Belgium 2001

Yearbook 2001

Belgium. At the end of the year, Belgium took over the EU Presidency Club from Sweden. Prime Minister Guy Verhofstadt indicated a wide range of areas to be prioritized. But already a little over a week in July came a setback, when a Belgian proposal on EU tax on income was almost laughed out at a meeting of finance ministers in Brussels.

During the fall, the presidency came in the cloud after the terrorist attack in the United States on September 11, which left the mark on most international relations. In Belgium, as in several other countries, suspected Islamists were arrested.

At the summit in Brussels suburb Laeken in December, Verhofstadt received a declaration that he himself has drawn up extensively, on the future of the EU. On several other issues prioritized by Belgium, however, no results were achieved. This included attempts to create common patent rules and the question of where a number of new EU authorities would be placed. Foreign Minister Louis Michel caused some resentment when he claimed during the summit that the EU countries agreed to send a joint force to Afghanistan. No such crisis management force existed within the Union.

In March, the worst train accident in Belgium occurred since 1974 when a freight train and a passenger train crashed a few miles outside Brussels. Eight people were killed and dozens were injured.

The Minister of the Interior of the regional government in Flanders, Johan Sauwens, resigned in May after it was revealed that he had attended a meeting with Belgian former SS officers.

In June, the House of Representatives adopted a constitutional change that strengthened the position of the regions. They got increased decision-making power regarding taxation and public spending, as well as greater influence over agriculture, foreign aid and trade.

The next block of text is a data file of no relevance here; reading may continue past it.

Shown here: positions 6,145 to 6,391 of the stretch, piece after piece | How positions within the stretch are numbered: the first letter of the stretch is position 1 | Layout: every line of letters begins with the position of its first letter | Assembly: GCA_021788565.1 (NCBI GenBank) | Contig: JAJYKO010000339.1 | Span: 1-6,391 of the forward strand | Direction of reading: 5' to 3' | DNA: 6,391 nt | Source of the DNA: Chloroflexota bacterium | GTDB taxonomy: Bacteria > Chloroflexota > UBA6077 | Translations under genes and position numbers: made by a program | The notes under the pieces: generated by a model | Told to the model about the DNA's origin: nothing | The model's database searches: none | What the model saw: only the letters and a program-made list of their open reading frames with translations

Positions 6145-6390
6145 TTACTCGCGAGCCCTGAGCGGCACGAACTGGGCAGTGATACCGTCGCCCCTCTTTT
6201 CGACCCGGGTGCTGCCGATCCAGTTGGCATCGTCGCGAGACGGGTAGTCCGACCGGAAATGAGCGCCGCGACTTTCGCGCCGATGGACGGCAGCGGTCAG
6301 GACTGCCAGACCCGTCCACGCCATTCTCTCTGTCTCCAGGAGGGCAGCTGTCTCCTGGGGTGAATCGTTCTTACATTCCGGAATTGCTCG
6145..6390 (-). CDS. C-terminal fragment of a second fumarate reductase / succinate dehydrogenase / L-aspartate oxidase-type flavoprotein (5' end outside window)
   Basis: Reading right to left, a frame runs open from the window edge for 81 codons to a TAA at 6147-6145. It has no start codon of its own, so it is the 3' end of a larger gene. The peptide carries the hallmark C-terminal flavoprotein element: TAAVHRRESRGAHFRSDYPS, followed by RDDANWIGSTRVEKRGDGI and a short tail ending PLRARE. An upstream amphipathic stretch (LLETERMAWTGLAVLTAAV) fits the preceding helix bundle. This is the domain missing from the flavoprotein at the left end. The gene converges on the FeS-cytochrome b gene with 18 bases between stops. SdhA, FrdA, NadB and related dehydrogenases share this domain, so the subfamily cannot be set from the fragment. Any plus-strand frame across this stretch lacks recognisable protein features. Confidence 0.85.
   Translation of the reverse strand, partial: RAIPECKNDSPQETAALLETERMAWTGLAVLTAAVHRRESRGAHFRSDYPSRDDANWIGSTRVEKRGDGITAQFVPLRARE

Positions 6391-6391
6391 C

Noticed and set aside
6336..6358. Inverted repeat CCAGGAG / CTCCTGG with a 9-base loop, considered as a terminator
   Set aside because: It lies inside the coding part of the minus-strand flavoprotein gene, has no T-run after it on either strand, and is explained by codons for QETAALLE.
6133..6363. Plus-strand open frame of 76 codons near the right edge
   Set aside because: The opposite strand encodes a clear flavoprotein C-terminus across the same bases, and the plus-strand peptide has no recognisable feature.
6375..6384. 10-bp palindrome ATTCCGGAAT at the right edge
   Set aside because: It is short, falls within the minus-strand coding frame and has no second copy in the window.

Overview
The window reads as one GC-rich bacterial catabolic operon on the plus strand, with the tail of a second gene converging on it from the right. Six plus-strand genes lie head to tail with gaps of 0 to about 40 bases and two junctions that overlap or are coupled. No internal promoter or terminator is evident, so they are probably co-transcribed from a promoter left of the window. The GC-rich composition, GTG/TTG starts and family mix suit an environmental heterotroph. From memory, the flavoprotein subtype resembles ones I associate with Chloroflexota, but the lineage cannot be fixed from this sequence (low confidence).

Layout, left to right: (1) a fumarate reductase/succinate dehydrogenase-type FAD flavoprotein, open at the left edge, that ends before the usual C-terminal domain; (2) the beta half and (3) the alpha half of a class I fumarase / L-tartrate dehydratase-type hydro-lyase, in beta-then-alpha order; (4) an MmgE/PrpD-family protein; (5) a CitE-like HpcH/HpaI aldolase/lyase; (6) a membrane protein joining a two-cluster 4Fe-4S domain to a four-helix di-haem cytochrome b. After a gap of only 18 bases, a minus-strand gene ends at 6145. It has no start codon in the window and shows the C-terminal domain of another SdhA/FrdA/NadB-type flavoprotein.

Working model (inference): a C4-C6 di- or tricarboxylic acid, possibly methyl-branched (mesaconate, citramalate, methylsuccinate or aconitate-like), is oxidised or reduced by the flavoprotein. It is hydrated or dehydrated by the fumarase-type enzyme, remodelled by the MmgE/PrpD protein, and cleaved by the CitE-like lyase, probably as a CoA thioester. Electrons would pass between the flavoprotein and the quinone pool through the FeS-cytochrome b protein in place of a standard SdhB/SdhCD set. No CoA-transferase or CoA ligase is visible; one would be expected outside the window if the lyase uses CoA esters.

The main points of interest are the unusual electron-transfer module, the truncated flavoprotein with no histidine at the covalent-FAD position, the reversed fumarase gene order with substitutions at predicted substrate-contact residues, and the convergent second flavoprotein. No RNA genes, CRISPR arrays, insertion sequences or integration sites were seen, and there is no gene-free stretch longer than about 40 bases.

• Abbreviationfinder: lists typical abbreviations and country overview of Belgium, including bordering countries, geography, history, politics, and economics.


Brussels is mentioned for the first time in the late 600-h. such as Bruocsella. The city originated on an island in the river Senne around a castle, as in 1000-t. moved up a ridge; soon after, both the new castle and the commercial square were surrounded by city walls. In the following centuries, Brussels became one of the most important cities in the Duchy of Brabant, because the Bruges-Cologne trade route passed through the city and because of the local manufacture of clothing and luxury goods. Then the Netherlands in the 1400’s. gathered, Brussels became a form of capital, and many nobles had homes here. That time was a highlight of political and artistic terms, and the city became internationally known for its pictorial weaving and lace. During the Dutch rebellion against Spain, Brussels was under Calvinist rule from 1578, but was conquered by the Spaniards in 1585. As the capital of the Spanish, later Austrian Netherlands, Brussels became several times in the 1600’s and 1700’s. conquered by the French. The city was the center of the Belgian Revolution in 1830 and became the capital of the new state of Belgium. Like the country, the city became wealthy in the 1800’s. and grew strongly. The city walls were replaced by boulevards and the city became the center of the new railway network.

During both World War 1 and World War II, the city was occupied by Germany, but no major destruction happened. Brussels lies north of the Franco-Dutch language border and was originally a Flemish-speaking city, but eventually gained a French-speaking majority. In 1932, the capital gained bilingual status, but the language problems did not cease; they have been a fiery political issue in local and national politics since 1960. However, the position of the European capital and the elevation in 1988 to one of Belgium’s three regions has given the city a new political dimension.

A football match at the city’s Heysel Stadium between Juventus and Liverpool FC in 1985 ended in a disaster due to English hooligans’ assault on Italian spectators. There were 39 killed and approximately 400 wounded. The stadium, which was remodeled into both the athletics and soccer arena, was reopened in 1995 as King Baudouin Stadium.

Population 2001

According to Countryaah, the population of Belgium in 2001 was 10,546,775, ranking number 75 in the world. The population growth rate was 0.510% yearly, and the population density was 348.3120 people per km2.

Belgium Population Graph

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